Dover (Amos Pilsbury)

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  • (Posted 2018-05-12)  CPDL #49635:       
Editor: Barry Johnston (submitted 2018-05-12).   Score information: Letter, 1 page, 75 kB   Copyright: Public Domain
Edition notes: Transcribed from Pilsbury 1799, with several edits. Oval note edition. Five more stanzas included, selected from Wesley's hymn.
  • (Posted 2018-05-12)  CPDL #49634:       
Editor: Barry Johnston (submitted 2018-05-12).   Score information: 7 x 10 inches (landscape), 1 page, 68 kB   Copyright: Public Domain
Edition notes: Transcribed from Pilsbury 1799, with several edits. Note shapes added (4-shape). Five more stanzas included, selected from Wesley's hymn.
  • (Posted 2017-02-03)  CPDL #42934:       
Editor: Barry Johnston (submitted 2017-02-03).   Score information: Letter, 1 page, 68 kB   Copyright: Public Domain
Edition notes: Arranged by James P. Carrell. Note heads converted to oval shapes. The other seven stanzas of Wesley's hymn included.
  • (Posted 2017-02-03)  CPDL #42933:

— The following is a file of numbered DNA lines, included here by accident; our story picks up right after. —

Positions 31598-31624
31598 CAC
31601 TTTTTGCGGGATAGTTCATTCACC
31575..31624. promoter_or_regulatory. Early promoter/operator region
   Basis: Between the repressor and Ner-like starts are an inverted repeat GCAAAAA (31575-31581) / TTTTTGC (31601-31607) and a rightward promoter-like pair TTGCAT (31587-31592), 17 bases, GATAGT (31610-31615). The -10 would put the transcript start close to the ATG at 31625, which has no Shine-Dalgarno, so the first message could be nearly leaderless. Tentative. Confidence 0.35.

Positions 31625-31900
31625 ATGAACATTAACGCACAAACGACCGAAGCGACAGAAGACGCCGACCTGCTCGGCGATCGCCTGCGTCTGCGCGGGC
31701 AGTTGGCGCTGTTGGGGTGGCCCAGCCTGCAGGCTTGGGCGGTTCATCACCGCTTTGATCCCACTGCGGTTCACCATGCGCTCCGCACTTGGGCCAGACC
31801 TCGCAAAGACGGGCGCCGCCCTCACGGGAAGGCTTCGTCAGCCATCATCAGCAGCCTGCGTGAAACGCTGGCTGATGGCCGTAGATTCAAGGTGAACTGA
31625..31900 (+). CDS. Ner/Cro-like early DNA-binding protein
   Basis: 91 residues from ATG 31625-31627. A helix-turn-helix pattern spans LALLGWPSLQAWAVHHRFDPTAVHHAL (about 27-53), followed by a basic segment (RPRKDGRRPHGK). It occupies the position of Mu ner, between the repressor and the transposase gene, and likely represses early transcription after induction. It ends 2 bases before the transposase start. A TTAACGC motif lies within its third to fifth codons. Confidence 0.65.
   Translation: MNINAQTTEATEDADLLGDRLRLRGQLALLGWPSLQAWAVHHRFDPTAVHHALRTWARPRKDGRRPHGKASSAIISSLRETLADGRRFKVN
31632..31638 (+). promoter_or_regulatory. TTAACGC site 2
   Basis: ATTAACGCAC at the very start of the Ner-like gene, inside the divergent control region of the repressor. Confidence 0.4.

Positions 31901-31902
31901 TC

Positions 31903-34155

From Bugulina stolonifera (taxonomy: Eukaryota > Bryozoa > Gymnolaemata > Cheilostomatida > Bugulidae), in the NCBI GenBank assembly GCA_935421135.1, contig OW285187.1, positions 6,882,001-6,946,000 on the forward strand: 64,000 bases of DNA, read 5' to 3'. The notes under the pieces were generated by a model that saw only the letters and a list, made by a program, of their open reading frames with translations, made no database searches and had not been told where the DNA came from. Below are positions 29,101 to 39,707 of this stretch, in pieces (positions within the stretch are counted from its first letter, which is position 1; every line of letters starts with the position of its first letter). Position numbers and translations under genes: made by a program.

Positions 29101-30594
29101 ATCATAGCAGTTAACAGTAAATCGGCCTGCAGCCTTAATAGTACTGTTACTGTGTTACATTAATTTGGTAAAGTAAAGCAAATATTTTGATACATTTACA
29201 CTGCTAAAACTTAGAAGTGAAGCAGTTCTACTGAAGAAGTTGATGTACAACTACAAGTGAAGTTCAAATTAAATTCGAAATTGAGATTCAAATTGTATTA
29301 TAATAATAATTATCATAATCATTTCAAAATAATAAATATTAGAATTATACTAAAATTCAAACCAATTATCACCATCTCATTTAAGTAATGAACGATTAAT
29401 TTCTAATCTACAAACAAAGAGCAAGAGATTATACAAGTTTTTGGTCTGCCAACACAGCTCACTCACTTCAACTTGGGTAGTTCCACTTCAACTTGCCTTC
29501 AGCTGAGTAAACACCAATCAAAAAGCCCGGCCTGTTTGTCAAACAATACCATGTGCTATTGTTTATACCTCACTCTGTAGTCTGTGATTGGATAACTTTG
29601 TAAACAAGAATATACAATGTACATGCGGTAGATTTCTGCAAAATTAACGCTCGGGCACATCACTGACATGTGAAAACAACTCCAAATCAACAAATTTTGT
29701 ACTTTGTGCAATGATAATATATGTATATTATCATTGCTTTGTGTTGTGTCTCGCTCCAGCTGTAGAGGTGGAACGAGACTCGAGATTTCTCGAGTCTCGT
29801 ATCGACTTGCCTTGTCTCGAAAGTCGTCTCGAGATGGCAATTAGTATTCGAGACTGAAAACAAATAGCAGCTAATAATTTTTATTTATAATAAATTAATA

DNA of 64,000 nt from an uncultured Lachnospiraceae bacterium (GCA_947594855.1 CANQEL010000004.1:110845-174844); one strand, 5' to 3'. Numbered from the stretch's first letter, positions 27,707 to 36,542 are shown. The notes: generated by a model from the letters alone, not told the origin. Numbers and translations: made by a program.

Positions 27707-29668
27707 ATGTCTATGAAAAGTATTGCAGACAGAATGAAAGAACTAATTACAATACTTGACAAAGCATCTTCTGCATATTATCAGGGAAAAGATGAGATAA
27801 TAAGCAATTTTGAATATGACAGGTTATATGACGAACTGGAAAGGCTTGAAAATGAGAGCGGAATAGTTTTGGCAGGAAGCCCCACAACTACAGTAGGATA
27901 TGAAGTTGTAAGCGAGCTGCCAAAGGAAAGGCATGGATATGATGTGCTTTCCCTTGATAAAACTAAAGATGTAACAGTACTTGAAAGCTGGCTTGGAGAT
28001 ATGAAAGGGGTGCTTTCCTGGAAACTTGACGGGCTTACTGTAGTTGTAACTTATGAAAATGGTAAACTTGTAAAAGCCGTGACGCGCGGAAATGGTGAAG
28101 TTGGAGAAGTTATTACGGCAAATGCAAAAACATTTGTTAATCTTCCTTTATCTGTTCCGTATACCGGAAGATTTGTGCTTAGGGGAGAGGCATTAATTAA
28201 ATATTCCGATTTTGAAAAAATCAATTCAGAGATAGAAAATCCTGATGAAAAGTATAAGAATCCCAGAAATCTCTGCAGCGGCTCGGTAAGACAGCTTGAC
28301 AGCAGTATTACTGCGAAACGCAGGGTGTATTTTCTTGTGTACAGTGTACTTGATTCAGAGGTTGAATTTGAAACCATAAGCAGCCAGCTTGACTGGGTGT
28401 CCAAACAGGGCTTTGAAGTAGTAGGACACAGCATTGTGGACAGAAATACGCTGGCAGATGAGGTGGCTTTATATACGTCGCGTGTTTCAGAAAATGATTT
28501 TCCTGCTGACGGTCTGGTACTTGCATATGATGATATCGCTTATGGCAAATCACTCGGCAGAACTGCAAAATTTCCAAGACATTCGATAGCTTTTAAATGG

Editor: Barry Johnston (submitted 2017-02-03).   Score information: 7 x 10 inches (landscape), 1 page, 56 kB   Copyright: Public Domain
Edition notes: Arranged by James P. Carrell. Note heads in shapenote (4-shape) format, as published in 1821. The other seven stanzas of Wesley's hymn included.

General Information

Title: Dover
First Line: And let this feeble body fail
Composer: Amos Pilsbury
Lyricist: Charles Wesley

Number of voices: 4vv   Voicing: SATB
Genre: Sacred   Meter: 86. 86. D (C.M.D.)

Language: English
Instruments: A cappella

First published: 1799 in Amos Pilsbury's The United States Sacred Harmony, p. 30
  2nd published: 1821 in Songs of Zion
  3rd published: 1844 in The Sacred Harp, p. 77
Description: Words by Charles Wesley, 1759, Funeral Hymns No. 3, with nine stanzas. This tune was considerably revised by James P. Carrell in 1821, who retitled it Pilgrim, moved it to A minor, and added new words, Charles Wesley's How happy every child of grace (1759). It appears as Child of Grace on p. 77 in The Sacred Harp from 1844 to the present, as a three-part reduction in 1844; a new Alto part was added in 1911. A description of the history of this tune is given in David Music (1995).

External websites:

Original text and translations

Original text and translations may be found at And let this feeble body fail.